Statistical Analysis of Seven Water Efficiency Studies using Control Groups and Weather Influences (2013)

You are here:
  • Main
  • Waterwise Publications
  • Statistical Analysis of Seven Water Efficiency Studies using Control Groups and Weather Influences (2013)
← All Topics

This project by Essex & Suffolk Water was concerned with analysing and reporting the extent to which external factors influence demand during periods when water efficiency studies are undertaken. Seven studies were included in the analysis, both domestic and commercial retrofit schemes. Measured water consumption data were used to calculate the mean pre and post intervention consumption per day at each property. The difference between the pre and post consumption was calculated for each property.

Executive Summary

Essex & Suffolk Water (ESW) has routinely carried out water efficiency projects for the last 15 years. As part of these schemes the Company has installed thousands of water efficiency devices and encouraged customers to embrace water saving habits through behavioural change campaigns. These initiatives are monitored through the collection of three separate meter reads; these are used to calculate overall study savings. Through this process ESW hasproduced a measurable decrease in their customers’ consumption.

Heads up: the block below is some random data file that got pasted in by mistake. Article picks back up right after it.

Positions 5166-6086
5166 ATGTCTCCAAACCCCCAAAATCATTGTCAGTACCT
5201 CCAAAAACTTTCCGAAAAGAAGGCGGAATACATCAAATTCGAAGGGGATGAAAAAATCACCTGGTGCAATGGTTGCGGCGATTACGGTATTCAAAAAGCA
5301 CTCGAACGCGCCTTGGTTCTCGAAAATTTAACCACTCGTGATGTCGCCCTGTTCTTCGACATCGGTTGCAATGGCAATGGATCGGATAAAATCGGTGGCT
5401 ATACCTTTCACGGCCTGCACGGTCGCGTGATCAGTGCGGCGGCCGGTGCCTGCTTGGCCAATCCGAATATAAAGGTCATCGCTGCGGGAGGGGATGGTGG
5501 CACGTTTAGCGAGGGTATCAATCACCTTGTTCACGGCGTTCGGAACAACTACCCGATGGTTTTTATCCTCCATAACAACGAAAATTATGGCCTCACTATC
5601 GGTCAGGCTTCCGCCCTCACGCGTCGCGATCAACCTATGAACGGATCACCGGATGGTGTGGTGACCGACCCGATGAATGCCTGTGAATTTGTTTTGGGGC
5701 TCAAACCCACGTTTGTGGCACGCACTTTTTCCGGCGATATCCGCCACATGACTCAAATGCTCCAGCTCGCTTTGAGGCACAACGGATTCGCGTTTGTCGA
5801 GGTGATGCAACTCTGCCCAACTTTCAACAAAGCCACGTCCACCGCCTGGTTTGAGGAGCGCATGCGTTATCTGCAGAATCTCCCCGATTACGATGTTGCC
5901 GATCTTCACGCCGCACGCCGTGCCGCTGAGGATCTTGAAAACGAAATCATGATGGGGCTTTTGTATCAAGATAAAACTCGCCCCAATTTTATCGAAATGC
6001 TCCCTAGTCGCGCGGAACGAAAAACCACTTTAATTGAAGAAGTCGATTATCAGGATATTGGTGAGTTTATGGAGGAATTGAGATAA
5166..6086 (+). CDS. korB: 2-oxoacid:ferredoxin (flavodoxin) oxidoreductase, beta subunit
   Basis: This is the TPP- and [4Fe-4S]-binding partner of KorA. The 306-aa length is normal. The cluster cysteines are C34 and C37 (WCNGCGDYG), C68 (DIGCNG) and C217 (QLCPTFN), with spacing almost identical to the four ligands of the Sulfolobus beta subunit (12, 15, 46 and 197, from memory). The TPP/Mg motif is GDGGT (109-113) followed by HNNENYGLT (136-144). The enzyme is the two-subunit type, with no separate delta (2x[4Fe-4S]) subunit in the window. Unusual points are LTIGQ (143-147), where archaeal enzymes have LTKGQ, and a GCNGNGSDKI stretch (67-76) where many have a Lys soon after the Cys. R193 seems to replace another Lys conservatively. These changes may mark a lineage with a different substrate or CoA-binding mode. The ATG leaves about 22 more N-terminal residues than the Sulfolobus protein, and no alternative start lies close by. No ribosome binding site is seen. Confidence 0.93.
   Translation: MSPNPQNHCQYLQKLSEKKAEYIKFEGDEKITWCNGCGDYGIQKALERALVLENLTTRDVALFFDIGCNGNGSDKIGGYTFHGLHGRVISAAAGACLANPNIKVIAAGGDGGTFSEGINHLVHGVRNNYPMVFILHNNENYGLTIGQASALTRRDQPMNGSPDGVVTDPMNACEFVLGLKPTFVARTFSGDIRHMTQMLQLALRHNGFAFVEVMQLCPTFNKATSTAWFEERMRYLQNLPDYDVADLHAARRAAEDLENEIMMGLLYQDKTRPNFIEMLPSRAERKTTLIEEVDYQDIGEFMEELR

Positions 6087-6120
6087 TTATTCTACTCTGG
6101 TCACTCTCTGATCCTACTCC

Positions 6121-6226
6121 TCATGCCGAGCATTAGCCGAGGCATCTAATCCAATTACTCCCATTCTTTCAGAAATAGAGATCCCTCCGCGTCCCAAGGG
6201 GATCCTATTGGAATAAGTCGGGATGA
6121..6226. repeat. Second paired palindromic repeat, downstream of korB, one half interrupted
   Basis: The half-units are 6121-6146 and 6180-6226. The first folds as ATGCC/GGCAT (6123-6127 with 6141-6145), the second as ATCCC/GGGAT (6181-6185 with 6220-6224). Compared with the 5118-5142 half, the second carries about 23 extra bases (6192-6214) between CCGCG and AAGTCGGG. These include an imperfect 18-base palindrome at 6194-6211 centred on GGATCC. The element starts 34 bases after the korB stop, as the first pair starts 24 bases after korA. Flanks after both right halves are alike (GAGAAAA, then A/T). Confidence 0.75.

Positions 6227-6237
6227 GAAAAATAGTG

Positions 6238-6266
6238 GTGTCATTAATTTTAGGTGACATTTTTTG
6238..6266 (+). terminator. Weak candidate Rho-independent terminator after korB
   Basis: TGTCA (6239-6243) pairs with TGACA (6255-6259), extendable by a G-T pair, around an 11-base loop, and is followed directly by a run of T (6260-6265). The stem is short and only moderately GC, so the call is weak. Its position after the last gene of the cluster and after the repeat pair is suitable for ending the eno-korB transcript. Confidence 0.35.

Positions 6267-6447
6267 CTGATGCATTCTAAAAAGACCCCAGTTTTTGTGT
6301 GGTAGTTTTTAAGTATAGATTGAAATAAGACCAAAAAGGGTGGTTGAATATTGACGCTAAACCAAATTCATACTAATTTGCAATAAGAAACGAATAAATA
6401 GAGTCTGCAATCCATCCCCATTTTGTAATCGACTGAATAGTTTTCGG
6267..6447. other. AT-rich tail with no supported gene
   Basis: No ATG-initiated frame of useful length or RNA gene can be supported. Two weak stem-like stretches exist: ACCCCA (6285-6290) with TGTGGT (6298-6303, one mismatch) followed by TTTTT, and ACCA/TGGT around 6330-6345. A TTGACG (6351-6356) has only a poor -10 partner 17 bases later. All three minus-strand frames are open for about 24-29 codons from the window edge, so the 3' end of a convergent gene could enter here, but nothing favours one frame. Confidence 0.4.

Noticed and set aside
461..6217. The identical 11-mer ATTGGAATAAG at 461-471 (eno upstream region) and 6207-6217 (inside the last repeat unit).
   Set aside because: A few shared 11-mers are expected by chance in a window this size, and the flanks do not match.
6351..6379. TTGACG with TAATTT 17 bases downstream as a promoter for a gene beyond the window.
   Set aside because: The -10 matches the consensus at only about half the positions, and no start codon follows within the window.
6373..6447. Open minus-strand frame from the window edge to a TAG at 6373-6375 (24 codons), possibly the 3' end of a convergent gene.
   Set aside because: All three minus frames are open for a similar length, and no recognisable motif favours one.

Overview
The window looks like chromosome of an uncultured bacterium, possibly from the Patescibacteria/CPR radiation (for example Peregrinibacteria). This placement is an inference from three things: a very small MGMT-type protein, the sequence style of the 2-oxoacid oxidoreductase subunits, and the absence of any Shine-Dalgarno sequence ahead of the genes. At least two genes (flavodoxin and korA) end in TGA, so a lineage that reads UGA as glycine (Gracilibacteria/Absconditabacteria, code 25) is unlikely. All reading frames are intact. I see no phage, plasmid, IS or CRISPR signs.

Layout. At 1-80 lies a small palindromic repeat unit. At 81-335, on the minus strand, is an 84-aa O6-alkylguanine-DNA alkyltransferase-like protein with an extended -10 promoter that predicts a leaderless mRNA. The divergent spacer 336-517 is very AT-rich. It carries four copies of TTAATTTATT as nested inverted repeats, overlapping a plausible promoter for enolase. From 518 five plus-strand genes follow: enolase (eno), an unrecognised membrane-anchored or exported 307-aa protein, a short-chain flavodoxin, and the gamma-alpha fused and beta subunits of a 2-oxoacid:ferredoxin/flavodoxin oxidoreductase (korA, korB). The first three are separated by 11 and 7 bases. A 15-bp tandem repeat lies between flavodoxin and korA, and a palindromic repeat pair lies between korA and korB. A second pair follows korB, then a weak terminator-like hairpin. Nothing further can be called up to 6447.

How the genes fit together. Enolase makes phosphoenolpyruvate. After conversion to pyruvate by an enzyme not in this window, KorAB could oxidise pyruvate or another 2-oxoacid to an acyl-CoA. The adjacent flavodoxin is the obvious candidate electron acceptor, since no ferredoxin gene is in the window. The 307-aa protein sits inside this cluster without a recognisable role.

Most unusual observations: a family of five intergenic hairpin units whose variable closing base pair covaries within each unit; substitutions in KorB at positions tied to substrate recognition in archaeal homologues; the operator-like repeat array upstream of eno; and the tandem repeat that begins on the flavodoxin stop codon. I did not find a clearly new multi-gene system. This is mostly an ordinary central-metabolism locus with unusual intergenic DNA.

However, ESW wanted to explore whether any further value can be extracted by re- analysing the results. This project was concerned with analysing and reporting the extent to which external factors influence demand during periods when water efficiency studies are undertaken. If external influences were found to be statistically significant a method of correctly adjusting for them was to be developed and reported upon in order that ESW staff can make use of the method on the analysis of future studies.

Objectives

The study objectives were as follows:

  1. a)  Calculate the overall savings achieved using the meter measurements provided for each study.
  2. b)  Characterise the pre and post measurement periods for each study.
  3. c)  Analyse and compare study group demographics with those contained within thecontrol group PCC properties.
  4. d)  Select most appropriate PCC pre and post consumptions for each study and test forstatistical significance.
  5. e)  Where appropriate use the calculations in d) above to adjust the results from a)above.
  6. f)  Where PCC adjustments have been made compare weather conditions for thoseperiods as evidence to support the reasons for the demand changes.

Approach

Seven studies were included in the analysis and these included both domestic and commercial retrofit schemes. Measured water consumption data was used to calculate the mean pre and post intervention consumption per day at each property. The difference between the pre and post consumptions was calculated for each property.